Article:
Published on Monday, September 17, 2012
After the attacks on the American Embassy in Egypt on September 11, the U.S. State Department issued warnings saying the situation was "fluid." It urged travelers to use "caution" but stopped short of issuing a "don't go" warning.
Arthur Frommer, the travel industry pundit of Frommers.com has issued his own "don't go warning," saying in his blog last week that he believes the police are not protecting tourists and that the government of President Mohamed Morsi's silence after the attack did not promote an atmosphere of safety. "Safety comes first," he said. "Right now, Egypt is not safe."
Meanwhile, other experts are arguing that Morsi's opening up of Egypt's full Nile cruise itinerary and his recent statements on the importance of tourism and tourists to Egypt's economy point to a stable foundation for travel.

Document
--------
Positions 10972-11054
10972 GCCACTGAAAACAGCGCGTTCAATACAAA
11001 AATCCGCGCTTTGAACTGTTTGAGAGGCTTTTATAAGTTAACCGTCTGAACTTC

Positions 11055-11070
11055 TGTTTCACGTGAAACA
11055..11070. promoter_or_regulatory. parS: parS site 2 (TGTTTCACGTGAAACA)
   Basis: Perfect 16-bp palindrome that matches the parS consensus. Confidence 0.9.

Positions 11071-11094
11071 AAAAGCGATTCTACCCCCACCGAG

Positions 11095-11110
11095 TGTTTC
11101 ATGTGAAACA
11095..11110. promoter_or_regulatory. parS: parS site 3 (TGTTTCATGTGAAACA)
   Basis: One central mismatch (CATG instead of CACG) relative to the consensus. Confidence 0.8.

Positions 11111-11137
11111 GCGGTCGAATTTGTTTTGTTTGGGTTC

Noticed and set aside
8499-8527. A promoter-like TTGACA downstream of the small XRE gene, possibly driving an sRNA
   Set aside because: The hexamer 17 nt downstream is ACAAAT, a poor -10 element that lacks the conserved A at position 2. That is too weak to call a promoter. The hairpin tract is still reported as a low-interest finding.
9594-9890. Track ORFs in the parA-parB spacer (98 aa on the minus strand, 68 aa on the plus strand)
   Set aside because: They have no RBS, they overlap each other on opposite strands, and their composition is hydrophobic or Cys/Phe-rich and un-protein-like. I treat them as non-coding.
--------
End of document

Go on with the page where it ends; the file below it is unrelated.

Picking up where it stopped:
In her Huffington Post blog, Jean Newman Glock, Director of Leisure and Group Travel for Connoisseur Travel referred to a recent meeting with President Morsi in Egypt during which he "made clear it that he wished to do all possible to ensure that tourists returning to Egypt felt safe and welcome."
Glock notes that while the Embassy demonstrations were front page news, they were not "representative of the nation as a whole."
"The world needs to continue to discover the wonder that is Egypt, past and present and experience the very warm hospitality of millions of Egyptians who are waiting for your return," Glock said.
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